mens risk taking and consumption

Develop a research proposal that addresses the issue of men's risk taking and consumption – Key questions: What barriers are there for medical access services / why are men reluctant to seek help? Why are men more likely to engage in risky behavior than women? What does it mean for certain kinds of consumption and other potentially harmful activities to be understood as inherently masculine? – To look at how cultural ideals of masculinity can impact men's help-seeking and risk-taking behavior; to examine the ways in which ideals of stoicism and 'proving manhood' may have detrimental effects on men; to consider contemporary responses to these issues and evaluate their effectiveness. The project should consist of risk taking and consumption

o Background: where you describe the issue / problem / situation that requires addressing
o Aims and Objectives: What you hope to achieve by addressing the issue / problem / situation
o Theoretical Approach: The theory behind your methods
o Method: How you intend to carry out your project
o Social / Community Benefit of this Project: What benefits will be achieved if this project is successfully completed
making sure it covers 
– Evidence of thorough research that enables the student to fully provide background, theoretical position, and support methodological choices . Wide reading of at least 7 scholarly articles / chapters.
– Clear articulation of the objectives and how these build on or complement existing knowledge / evidence
– The theory behind your methods as well as a clear articulation of how masculinity will be theorised.

• Richard O. de Visser & Jonathan A. Smith (2007) Alcohol consumption and masculine identity among young men, Psychology & Health, 22: 5, 595-614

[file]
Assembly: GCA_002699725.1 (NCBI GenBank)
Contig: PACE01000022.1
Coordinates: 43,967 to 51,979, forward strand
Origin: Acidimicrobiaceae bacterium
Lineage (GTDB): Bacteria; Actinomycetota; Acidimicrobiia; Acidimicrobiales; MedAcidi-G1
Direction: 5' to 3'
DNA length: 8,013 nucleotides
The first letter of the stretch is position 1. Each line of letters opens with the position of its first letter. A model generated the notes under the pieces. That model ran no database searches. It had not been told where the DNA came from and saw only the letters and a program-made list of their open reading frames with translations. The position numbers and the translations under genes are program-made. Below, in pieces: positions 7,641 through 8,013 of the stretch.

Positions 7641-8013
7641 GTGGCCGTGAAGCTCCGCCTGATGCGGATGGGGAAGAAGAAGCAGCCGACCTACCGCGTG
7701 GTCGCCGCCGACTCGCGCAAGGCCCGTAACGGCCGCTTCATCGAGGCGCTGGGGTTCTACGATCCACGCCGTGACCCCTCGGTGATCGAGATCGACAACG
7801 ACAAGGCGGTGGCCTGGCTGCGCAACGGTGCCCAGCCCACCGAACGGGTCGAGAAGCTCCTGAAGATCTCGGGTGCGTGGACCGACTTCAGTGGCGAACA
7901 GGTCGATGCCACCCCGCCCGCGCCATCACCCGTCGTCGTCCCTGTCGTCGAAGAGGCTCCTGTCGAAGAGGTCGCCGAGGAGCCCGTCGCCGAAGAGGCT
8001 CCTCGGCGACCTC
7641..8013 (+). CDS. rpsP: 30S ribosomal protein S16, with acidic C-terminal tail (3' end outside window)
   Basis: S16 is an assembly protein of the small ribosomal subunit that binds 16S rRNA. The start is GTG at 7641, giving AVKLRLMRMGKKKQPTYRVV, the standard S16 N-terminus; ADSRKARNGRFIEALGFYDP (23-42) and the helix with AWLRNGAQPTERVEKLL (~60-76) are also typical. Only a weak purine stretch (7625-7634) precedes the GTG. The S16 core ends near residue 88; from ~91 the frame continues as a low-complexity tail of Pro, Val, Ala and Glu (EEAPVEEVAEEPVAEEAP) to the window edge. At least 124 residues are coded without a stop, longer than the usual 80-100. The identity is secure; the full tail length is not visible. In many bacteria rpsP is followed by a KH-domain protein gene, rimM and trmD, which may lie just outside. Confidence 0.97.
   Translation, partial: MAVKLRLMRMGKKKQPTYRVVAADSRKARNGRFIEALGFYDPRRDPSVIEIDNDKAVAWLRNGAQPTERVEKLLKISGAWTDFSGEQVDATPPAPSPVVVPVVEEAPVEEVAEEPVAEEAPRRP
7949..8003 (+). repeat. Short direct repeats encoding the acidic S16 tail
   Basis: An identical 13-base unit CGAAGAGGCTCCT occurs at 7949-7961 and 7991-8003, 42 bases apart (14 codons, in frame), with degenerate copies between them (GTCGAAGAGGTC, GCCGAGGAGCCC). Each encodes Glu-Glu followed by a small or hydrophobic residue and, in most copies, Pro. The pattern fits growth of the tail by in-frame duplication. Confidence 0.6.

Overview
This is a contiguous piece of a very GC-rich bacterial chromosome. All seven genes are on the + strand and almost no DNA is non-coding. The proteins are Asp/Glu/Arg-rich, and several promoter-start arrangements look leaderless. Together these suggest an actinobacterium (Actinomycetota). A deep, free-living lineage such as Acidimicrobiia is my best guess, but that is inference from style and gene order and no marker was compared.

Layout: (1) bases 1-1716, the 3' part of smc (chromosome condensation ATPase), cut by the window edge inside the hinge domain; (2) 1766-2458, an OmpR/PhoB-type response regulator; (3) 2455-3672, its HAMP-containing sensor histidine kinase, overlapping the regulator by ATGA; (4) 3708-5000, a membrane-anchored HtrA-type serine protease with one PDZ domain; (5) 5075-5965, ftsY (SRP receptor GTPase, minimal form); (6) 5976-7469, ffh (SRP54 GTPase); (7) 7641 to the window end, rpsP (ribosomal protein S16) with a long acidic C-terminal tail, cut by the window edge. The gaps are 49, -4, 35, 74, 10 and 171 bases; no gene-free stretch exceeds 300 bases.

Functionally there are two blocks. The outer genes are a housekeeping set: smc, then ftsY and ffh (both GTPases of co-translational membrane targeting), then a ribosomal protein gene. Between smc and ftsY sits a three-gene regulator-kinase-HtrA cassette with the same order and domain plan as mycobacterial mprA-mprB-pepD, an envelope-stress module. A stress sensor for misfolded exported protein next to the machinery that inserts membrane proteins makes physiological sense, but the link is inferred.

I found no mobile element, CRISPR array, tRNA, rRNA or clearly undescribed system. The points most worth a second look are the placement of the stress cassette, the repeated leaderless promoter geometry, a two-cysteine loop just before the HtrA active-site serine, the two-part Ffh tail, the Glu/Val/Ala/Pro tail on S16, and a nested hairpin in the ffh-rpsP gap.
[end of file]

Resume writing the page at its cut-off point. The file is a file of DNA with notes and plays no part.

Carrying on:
• Courtney, William. (2009). "Theorising Masculinity and Men's Health" in A.Broom and P. Tovey's Men's Health: Body, Identity and Social Context (9-26). West Sussex, UK: Wiley-Blackwell. 
• Alston, M. (2012). Rural male suicide in Australia. Social Science & Medicine, 74 (4), 515-522. Cordier, R., & Wilson, NJ (2014). Mentoring at Men's Sheds: an international survey on a community approach to health and well-being. Health & Social Care in the Community, 22 (3), 249-258. 
• Evans, J., Frank, B., Oliffe, JL, & Gregory, D. (2011). Health, Illness, Men and Masculinities (HIMM): A theoretical framework for understanding men and their health. JMHG, 8 (1), 7-15. • Gough, B. (2007). 'Real Men Do not Diet': An Analysis of Contemporary Newspaper Representations of Men, Food and Health. Social Science & Medicine (1982), 64 (2), 326-337. • Kierans, C., Robertson, S., & Mair, M. (2007). Formal health services in informal settings: findings from the Preston Men's Health Project. JMHG, 4 (4), 440-447. • Laurendeau, J. (2014). "Just tape it up for me, okay?": Masculinities, injury and embodied emotion. Emotion, Space and Society, 12 (0), 11-17. HIMM): A theoretical framework for understanding men and their health. JMHG, 8(1), 7-15. 

• Mac an Ghaill, M., & Haywood, C. (2012). Understanding boys': Thinking through boys, masculinity and suicide. Social Science & Medicine, 74 (4), 482-489. 
• Mahalik, JR, Burns, SM, & Syzdek, M. (2007). Masculinity and perceived normative health behaviors as predictors of men's health behaviors. Social Science & Medicine, 64, 2201-2209. 
• Mahalik, JR, Good, GE, & Englar-Carlson, M. (2010). Masculinity Scripts, Presenting Concerns, and Help Seeking: Implications for Practice and Training. In SR Harper & F. Harris (Eds.), College Men and Masculinities: Theory, Research, and Implications for Practice (pp. 77-96). San Fransico, CA: Jossey-Bass. 
• Marshall, BL (2007). Climacteric Redux ?: (Re) medicalizing the Male Menopause. Men and Masculinities, 9 (4), 509-529. 
• Norman, ME (2011). Embodying the Double-Bind of Masculinity: Young Men and Discourses of Normalcy, Health, Heterosexuality, and Individualism. Men and Masculinities. 
• O'Brien, R., Hunt, K., & Hart, G. (2005). 'It's caveman stuff, but that's to a certain extent how guys still operate': men's accounts of masculinity and help seeking. Social Science & Medicine, 61 (3), 503-516. • Oliffe, J. (2009). Health Behaviors, Prostate Cancer, and Masculinities: A Life Course Perspective. Men and Masculinities, 11 (3), seeking. Social Science & Medicine, 61(3), 503-516. 

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